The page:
Col d’Harrieta – Esterencuby via St Jean Pied de Port
Distance: 42.1km (plus a couple of k’s extra looking for a campsite!)
Food: 1x CLIF bar (mint choc), 4 x CLIF bloks (berry), Pain au chocolat (Oh how I love French bolangeries!), 1/2 baguette + peanut butter, bar of Milka, Yoghurt, Apple juice, 250ml Pilsner, Apples, Coke Zero. (You might be able to tell we’re loading up for the next three days where there will be no shops…hopefully a bakery or two though!)
Gear Fails: Zip broke on my Nicki’s bag. I love my Salomon bag but the zips really are rubbish.
FLIES. There’s no getting around it – today was a day of buzzing, flapping, stinging, swatting, swearing flies. They started attacking the moment we left the tent – we could see them swarming outside waiting for us. Granted, this made us speed up our morning routine and we got out within a record-breaking 25 minutes. But we ended up with teeny tiny bites all over our legs.
With half a CLIF bar in our tummies (we needed to hit the next village for supplies), we hiked up the first couple of peaks. Whatever hangry fly-hating feelings I had at the start soon disappeared as Mat pointed out cloud waterfalls ahead. The next few k’s flew by. We were flying! So fast, in fact, that I didn’t realise I’d run through some spiky grass until it was too late. A red rash covered my legs and I was almost crying from the urge to scratch. Mat told me to man up, poured cold water over me and we were away.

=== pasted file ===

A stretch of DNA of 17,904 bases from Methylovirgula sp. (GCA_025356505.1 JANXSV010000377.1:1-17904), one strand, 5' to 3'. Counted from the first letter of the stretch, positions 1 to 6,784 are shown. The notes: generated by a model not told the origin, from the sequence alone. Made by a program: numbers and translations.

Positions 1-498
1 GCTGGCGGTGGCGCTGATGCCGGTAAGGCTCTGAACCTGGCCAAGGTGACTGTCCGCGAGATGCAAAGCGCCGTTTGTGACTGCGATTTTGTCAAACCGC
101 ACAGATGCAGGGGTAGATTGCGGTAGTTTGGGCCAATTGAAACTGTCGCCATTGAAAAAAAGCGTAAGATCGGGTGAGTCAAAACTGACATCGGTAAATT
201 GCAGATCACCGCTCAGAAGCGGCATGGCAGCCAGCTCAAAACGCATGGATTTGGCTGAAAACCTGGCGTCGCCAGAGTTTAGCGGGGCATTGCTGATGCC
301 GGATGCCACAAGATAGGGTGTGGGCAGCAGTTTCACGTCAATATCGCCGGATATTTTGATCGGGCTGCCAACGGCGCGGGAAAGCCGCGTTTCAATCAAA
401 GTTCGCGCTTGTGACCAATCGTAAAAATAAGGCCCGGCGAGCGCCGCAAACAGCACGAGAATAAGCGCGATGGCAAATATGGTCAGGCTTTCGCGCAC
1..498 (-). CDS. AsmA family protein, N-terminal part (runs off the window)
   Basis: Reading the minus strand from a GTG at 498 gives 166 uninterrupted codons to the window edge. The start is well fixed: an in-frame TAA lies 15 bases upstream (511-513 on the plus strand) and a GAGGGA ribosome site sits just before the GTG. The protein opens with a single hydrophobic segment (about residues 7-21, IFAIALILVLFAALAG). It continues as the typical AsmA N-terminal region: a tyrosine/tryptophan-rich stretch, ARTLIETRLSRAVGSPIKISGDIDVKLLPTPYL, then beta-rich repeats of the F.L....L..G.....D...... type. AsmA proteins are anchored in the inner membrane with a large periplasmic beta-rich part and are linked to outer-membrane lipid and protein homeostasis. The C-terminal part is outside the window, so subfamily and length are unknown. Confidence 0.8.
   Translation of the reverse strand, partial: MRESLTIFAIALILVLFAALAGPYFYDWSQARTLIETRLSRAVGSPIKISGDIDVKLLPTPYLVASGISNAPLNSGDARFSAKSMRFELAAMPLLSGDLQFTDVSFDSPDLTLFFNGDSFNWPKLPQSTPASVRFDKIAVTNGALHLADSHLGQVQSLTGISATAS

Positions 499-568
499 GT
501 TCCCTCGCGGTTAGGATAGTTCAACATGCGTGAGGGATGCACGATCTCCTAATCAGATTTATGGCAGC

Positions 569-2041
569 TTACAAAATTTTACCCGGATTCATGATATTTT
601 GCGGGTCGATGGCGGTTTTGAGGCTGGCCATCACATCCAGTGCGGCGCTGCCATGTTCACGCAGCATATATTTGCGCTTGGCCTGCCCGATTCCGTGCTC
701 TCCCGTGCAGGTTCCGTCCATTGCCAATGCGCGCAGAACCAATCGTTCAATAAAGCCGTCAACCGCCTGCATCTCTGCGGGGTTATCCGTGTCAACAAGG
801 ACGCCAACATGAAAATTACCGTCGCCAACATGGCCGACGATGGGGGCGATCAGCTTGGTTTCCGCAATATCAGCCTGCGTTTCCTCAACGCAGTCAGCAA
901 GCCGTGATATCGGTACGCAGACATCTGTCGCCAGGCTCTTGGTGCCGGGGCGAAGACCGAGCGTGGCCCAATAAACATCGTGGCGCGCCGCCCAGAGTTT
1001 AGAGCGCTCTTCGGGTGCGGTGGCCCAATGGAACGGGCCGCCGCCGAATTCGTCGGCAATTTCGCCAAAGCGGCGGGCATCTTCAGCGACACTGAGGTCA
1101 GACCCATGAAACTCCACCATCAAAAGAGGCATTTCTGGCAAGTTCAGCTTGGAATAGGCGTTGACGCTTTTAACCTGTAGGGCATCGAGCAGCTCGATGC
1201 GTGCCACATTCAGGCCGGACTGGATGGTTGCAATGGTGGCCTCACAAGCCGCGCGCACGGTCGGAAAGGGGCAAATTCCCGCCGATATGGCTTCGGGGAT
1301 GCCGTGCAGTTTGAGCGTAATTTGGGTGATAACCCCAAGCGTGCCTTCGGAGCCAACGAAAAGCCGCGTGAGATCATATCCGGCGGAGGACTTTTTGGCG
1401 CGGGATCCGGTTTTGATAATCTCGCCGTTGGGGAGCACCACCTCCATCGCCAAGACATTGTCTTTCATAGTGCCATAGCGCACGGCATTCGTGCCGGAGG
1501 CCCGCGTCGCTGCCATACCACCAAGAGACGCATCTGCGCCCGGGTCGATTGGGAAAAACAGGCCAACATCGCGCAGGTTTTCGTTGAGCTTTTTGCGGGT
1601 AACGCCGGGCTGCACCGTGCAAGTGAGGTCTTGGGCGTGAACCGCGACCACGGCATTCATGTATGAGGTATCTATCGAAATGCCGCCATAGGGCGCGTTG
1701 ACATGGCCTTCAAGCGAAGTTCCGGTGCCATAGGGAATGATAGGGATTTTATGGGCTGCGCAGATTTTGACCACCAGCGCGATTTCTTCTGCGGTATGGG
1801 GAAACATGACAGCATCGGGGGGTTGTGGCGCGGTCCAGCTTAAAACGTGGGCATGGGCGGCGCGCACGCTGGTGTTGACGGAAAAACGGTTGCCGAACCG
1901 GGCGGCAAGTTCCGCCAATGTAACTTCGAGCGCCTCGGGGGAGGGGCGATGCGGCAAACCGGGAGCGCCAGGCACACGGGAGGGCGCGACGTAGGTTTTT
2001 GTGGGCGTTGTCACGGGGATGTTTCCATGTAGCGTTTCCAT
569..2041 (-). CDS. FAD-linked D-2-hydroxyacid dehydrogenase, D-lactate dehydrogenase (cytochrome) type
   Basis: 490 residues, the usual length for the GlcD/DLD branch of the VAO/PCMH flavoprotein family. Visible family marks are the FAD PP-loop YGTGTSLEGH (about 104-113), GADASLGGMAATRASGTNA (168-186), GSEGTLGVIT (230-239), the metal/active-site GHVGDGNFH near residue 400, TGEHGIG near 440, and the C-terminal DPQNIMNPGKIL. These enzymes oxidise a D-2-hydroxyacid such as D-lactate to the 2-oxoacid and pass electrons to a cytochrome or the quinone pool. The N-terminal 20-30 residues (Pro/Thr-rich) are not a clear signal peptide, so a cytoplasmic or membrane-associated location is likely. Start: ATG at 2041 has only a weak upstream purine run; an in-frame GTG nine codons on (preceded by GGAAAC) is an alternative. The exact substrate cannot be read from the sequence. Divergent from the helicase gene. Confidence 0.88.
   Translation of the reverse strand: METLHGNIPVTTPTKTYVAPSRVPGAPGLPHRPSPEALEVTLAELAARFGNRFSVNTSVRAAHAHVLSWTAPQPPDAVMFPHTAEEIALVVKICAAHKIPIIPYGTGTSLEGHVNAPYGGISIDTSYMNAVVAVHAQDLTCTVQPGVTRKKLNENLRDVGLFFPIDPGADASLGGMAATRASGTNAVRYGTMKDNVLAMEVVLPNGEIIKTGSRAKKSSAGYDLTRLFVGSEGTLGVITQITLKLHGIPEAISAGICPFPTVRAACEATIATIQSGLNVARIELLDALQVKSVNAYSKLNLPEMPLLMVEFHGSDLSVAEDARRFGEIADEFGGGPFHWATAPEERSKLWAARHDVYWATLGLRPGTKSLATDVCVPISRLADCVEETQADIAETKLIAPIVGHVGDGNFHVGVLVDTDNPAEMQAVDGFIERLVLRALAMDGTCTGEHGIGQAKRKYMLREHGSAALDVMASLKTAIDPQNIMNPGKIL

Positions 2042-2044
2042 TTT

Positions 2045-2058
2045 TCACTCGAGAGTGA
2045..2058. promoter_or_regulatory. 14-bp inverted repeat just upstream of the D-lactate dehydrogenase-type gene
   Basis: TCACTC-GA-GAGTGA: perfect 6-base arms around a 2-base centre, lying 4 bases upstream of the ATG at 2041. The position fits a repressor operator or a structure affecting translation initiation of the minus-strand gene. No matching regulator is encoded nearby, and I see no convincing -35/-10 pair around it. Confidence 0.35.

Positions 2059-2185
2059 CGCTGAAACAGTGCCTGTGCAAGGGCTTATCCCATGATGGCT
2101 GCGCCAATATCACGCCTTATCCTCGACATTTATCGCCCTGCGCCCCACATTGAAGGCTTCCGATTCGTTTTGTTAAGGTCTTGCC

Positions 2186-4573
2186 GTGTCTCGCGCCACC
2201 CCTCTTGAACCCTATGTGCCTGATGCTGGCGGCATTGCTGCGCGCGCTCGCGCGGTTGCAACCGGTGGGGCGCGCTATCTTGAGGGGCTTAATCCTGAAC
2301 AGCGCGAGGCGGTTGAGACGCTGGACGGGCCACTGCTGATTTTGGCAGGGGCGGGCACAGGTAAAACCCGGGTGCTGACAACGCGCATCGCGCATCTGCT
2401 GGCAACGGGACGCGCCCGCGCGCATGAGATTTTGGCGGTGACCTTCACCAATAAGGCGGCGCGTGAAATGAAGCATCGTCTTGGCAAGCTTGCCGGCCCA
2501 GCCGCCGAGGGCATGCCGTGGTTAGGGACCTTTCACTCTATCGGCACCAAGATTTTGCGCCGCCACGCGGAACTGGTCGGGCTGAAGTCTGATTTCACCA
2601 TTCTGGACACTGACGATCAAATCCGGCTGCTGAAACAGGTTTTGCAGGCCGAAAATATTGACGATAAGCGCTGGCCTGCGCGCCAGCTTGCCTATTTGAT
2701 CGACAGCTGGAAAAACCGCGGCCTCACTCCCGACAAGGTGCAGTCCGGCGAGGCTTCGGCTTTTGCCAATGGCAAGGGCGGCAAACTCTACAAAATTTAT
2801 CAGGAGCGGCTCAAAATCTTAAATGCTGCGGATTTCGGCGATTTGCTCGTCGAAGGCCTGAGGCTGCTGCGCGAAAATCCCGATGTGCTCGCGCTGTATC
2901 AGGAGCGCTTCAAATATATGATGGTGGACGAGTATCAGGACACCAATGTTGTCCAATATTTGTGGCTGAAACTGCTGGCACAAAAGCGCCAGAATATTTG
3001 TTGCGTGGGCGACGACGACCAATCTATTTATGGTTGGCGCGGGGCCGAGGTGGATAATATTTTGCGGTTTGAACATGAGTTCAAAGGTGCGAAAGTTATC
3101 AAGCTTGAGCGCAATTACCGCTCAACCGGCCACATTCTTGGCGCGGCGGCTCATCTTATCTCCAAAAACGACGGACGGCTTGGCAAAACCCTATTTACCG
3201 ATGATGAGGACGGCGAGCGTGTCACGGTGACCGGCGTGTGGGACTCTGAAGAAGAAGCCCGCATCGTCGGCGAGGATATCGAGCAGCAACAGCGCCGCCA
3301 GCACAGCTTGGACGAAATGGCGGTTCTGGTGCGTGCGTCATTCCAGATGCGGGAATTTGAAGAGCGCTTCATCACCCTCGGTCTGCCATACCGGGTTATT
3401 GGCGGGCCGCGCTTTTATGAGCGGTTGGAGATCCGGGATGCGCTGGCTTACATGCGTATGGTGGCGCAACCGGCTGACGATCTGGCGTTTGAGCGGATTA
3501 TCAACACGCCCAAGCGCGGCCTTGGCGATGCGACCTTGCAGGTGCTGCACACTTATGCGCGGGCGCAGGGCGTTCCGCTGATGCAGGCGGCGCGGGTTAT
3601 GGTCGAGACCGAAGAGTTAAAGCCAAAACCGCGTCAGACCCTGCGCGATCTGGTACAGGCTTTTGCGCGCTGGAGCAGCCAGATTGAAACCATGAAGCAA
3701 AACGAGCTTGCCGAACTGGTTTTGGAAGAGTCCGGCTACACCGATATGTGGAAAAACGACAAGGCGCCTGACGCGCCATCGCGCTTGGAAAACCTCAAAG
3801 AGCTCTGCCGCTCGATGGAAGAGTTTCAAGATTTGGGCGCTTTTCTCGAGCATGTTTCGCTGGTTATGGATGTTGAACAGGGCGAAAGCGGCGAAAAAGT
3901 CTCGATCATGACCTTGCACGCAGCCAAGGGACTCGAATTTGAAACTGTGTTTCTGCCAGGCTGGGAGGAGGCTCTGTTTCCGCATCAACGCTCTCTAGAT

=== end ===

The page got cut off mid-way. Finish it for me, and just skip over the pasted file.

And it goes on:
Down in St Etienne-de-Baigorry, we filled up on bread and supplies before starting the long hike up and over the next Col. I’m not sure what a Col is exactly – maybe a saddle? I keep forgetting to ask/ look it up when we’re in wifi areas! Anyone who can translate, please feel free 🙂
The flies followed. This time they were big black round b$%tards. And they bite. The most frustrating thing about them is that they don’t go away; it’s like they see you playing hard to get and want to follow until they win you over. I’m putting it down to the sheep pastures we were hiking through. Or our smell. Though we’re both wearing merino tops, and they’re actually not too whiffy…
At 1pm, the sun came out for the first time so since Hendaye. And she burns! We could see our final peak ahead of us, with a few horses grazing at the top, so we put our heads down and got the job done. At the top, we were thrilled to see huge falcons and vultures swooping from the rocks and circling above. We stayed mesmerised for a few minutes, along with a couple of English hikers. Here’s the thing about this hike – everyone greet everyone else with “bonjour” so usually I you have no idea who is French and who’s just got a weird way of pronouncing bonjour. But these guys were so typically English that I didn’t say bonjour – I yelled “hello!” And they replied in English. Chances are most the people we’ve bonjoured are English speakers and we didn’t give them a chance. C’est la vie.
It’s a wonder we didn’t buy the whole shop, and the air conditioning. But we restrained (correction: mat restrained me) and two tubs of yoghurts and a litre of apple juice later, we were on our way.
I should probably explain why we did what we did next. We saw the weather forecast for tomorrow (Saturday) is a scorching 35 degrees. Great for the beach, not great for the biggest single ascent of the whole trail (1800m+). So we had a choice:
a) stay in St Jean and enjoy 13km with 480m elevation on Saturday.
b) do an extra 13km today, then get up super early and tackle the climb.
Any guesses which we chose?
Let’s just say at 5pm we hit the road again for a final 13km. More on that descision tomorrow….